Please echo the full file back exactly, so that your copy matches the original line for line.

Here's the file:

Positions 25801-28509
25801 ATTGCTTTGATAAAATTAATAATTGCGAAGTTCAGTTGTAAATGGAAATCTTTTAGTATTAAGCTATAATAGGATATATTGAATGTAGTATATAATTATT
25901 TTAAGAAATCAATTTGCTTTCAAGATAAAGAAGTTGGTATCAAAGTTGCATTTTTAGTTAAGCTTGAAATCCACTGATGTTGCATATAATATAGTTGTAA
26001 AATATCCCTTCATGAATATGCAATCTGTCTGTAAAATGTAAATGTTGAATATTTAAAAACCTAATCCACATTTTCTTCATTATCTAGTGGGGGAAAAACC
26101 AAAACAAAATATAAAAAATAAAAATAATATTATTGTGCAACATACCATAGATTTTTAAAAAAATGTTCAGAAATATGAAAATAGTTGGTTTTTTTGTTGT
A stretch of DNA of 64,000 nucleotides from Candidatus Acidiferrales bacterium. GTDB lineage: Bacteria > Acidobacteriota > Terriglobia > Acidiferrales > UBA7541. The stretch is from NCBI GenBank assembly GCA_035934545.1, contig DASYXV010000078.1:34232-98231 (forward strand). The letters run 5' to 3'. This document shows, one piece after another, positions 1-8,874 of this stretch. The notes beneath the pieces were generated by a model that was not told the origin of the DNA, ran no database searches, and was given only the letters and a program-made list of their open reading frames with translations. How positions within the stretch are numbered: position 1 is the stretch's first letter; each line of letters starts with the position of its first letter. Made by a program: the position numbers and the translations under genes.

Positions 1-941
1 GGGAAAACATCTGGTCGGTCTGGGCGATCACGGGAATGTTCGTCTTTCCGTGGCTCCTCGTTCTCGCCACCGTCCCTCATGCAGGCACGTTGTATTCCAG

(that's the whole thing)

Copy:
Positions 25801-28509
25801 ATTGCTTTGATAAAATTAATAATTGCGAAGTTCAGTTGTAAATGGAAATCTTTTAGTATTAAGCTATAATAGGATATATTGAATGTAGTATATAATTATT
25901 TTAAGAAATCAATTTGCTTTCAAGATAAAGAAGTTGGTATCAAAGTTGCATTTTTAGTTAAGCTTGAAATCCACTGATGTTGCATATAATATAGTTGTAA
26001 AATATCCCTTCATGAATATGCAATCTGTCTGTAAAATGTAAATGTTGAATATTTAAAAACCTAATCCACATTTTCTTCATTATCTAGTGGGGGAAAAACC
26101 AAAACAAAATATAAAAAATAAAAATAATATTATTGTGCAACATACCATAGATTTTTAAAAAAATGTTCAGAAATATGAAAATAGTTGGTTTTTTTGTTGT
A stretch of DNA of 64,000 nucleotides from Candidatus Acidiferrales bacterium. GTDB lineage: Bacteria > Acidobacteriota > Terriglobia > Acidiferrales > UBA7541. The stretch is from NCBI GenBank assembly GCA_035934545.1, contig DASYXV010000078.1:34232-98231 (forward strand). The letters run 5' to 3'. This document shows, one piece after another, positions 1-8,874 of this stretch. The notes beneath the pieces were generated by a model that was not told the origin of the DNA, ran no database searches, and was given only the letters and a program-made list of their open reading frames with translations. How positions within the stretch are numbered: position 1 is the stretch's first letter; each line of letters starts with the position of its first letter. Made by a program: the position numbers and the translations under genes.

Positions 1-941
1 GGGAAAACATCTGGTCGGTCTGGGCGATCACGGGAATGTTCGTCTTTCCGTGGCTCCTCGTTCTCGCCACCGTCCCTCATGCAGGCACGTTGTATTCCAG